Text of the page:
Photo from left to right: David Sheppy (Sheppy’s Cider), Martin Thatcher (Thatchers Cider), Fenella Tyler (Chief Executive NACM), Sir Bill Wiggin MP, James Crampton (Heineken), Helen Thomas (Westons Cider)
The National Association of Cider Makers has petitioned Number 10 Downing Street, urging the Government to rethink measures currently proposed in the Alcohol Duty Review.
In a letter to the Prime Minister and the Chancellor of the Exchequer, delivered Tuesday 8 March by Sir Bill Wiggin MP and leading members of the cider industry, the NACM said Treasury proposals would disproportionately impact the most traditional ciders.
With many ciders set to see duty increases of up to 40%, the letter calls for the basic rate of excise duty to be adjusted so that no cider below 5.6% ABV sees an increase.
The move would protect the heritage of cider making and “reduce the number of ciders impacted significantly by measures proposed in the Duty Review, with minimal impact on government revenue”, the letter says.
At a time when the cider industry faces significant pressure, having declined 44% in 12 years, and now accounting for only 4.6% of the alcohol market, cider makers are calling for greater support to encourage innovation.
The letter explains that fruit ciders should be recognised as an important part of the category, be clearly defined and treated fairly. Current duty rules see these ciders taxed as made-wine despite being made using the same apples and on the same sites as apple ciders.
Later in the day, cider industry leaders later gathered in Westminster alongside a wide number of MPs to celebrate the contribution of cider to the economy and rural life.
Cider making is an integral part of British heritage and without the industry, 16,500 acres of apple orchards and 35% of all UK-grown apples would be at risk, as would the communities that rely on them.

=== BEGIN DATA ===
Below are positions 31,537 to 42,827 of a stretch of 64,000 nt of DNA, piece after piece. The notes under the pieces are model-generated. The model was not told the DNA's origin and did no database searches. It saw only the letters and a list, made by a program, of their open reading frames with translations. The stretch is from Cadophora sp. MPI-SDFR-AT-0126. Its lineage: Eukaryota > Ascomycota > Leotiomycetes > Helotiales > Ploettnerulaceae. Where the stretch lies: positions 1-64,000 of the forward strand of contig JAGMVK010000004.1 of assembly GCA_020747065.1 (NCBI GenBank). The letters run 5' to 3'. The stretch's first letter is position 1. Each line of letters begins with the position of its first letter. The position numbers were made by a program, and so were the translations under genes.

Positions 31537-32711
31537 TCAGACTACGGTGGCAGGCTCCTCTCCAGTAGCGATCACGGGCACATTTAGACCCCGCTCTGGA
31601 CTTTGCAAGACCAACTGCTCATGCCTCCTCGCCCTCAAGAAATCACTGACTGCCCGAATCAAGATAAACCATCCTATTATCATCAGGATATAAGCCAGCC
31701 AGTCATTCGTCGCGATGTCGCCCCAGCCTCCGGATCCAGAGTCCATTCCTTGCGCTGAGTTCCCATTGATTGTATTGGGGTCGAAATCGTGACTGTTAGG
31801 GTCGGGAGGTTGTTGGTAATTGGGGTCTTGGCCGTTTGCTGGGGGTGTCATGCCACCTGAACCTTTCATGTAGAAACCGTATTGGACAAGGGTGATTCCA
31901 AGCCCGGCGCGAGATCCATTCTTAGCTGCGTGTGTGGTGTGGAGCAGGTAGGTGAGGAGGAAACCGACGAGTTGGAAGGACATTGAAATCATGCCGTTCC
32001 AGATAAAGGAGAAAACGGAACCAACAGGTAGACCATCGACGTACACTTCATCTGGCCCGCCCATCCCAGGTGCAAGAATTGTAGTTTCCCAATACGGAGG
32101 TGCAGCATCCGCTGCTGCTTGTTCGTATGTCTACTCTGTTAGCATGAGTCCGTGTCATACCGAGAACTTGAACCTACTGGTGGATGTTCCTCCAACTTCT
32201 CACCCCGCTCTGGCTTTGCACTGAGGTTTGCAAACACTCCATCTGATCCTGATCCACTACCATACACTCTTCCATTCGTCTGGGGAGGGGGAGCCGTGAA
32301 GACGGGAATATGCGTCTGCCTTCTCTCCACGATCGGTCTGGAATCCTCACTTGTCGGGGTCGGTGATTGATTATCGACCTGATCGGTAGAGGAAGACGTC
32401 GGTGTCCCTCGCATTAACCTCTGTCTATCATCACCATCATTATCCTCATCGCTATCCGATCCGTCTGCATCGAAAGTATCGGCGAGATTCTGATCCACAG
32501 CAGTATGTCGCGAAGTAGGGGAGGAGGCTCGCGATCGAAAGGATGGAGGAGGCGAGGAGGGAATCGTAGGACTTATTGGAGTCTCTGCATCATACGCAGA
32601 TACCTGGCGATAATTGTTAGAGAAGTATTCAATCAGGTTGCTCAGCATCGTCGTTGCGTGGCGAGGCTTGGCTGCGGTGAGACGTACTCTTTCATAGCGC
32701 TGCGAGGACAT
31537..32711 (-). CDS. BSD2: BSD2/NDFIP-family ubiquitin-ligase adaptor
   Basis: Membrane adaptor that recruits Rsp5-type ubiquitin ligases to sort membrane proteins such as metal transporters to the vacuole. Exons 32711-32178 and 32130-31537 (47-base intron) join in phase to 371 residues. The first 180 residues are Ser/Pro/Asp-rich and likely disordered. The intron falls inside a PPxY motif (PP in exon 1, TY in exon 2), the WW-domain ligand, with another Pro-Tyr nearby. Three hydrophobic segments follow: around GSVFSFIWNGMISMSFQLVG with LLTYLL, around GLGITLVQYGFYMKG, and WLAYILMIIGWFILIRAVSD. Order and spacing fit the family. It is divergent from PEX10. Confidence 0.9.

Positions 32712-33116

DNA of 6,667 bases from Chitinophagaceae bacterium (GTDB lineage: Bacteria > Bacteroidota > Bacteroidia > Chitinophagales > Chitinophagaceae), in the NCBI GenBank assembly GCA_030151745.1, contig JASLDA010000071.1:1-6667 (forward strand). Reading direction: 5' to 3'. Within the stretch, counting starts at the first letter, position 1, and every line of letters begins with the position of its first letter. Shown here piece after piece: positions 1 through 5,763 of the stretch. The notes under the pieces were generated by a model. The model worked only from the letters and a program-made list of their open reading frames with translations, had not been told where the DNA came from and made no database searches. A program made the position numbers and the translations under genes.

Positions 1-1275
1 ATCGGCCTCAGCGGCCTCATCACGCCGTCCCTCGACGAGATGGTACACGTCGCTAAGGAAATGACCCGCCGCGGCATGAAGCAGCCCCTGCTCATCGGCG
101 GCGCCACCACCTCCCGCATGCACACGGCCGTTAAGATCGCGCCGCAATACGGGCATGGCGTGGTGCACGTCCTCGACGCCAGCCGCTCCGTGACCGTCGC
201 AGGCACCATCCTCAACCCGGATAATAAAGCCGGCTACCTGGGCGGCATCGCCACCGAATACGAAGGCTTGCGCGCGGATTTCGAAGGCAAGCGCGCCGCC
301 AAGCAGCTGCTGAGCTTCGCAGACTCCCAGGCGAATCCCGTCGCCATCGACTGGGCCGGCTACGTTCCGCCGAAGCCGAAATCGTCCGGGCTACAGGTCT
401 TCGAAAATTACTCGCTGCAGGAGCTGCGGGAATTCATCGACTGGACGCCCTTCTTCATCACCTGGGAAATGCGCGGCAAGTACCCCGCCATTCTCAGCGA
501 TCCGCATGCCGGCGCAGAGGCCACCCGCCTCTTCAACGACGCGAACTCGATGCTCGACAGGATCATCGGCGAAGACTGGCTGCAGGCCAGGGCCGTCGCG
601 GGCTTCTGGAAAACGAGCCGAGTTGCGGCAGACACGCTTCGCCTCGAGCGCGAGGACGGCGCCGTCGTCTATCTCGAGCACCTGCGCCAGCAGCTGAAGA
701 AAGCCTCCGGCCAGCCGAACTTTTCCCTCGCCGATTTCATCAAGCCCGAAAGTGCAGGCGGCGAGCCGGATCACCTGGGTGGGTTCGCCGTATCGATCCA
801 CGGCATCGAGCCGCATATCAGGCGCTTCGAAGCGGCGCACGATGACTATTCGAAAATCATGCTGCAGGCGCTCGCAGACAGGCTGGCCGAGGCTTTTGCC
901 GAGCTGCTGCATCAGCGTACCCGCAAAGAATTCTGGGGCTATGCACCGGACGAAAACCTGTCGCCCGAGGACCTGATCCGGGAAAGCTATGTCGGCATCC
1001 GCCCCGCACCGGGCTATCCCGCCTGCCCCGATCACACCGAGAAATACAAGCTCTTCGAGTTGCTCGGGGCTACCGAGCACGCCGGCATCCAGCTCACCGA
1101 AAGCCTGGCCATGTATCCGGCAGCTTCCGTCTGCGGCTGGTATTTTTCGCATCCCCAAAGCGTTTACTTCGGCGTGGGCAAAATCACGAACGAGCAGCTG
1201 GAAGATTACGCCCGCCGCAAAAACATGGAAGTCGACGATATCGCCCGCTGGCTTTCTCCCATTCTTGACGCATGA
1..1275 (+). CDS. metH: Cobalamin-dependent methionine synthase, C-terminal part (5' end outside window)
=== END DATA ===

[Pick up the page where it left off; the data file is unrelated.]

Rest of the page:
With 11,500 direct and indirect jobs reliant on the industry and more than half a million tourists visiting cider makers each year, the cider industry is vital to rural communities.
Sir Bill Wiggin MP, Member of Parliament for North Herefordshire, said:
“It was excellent to see so many cider makers gathered together to promote this great industry. I am very aware of the importance of cider making to our rural counties, as Herefordshire has more cider apple orchards than any other county in the UK. It is very important that we ensure the proposed duty changes support this great industry.”
Fenella Tyler, Chief Executive, National Association of Cider Makers, said:
“Cider makers play an important role in their local communities, supporting employment and tourism. Cider apple orchards are economically important to farmers, but also support a wealth of biodiversity and create stunning scenery for visitors to our counties. At a time when cider is facing some of the toughest market conditions ever experienced, we need to see the Government supporting us, our employees, farmers and the communities where we are based.”
James Crampton, Chair, National Association of Cider Makers, said:
“British cider is at the heart of rural life and carries significant cultural heritage. I was delighted to see such wonderful support for our iconic industry among Parliamentarians and urge the Government to listen to our concerns for the future of this great British industry.”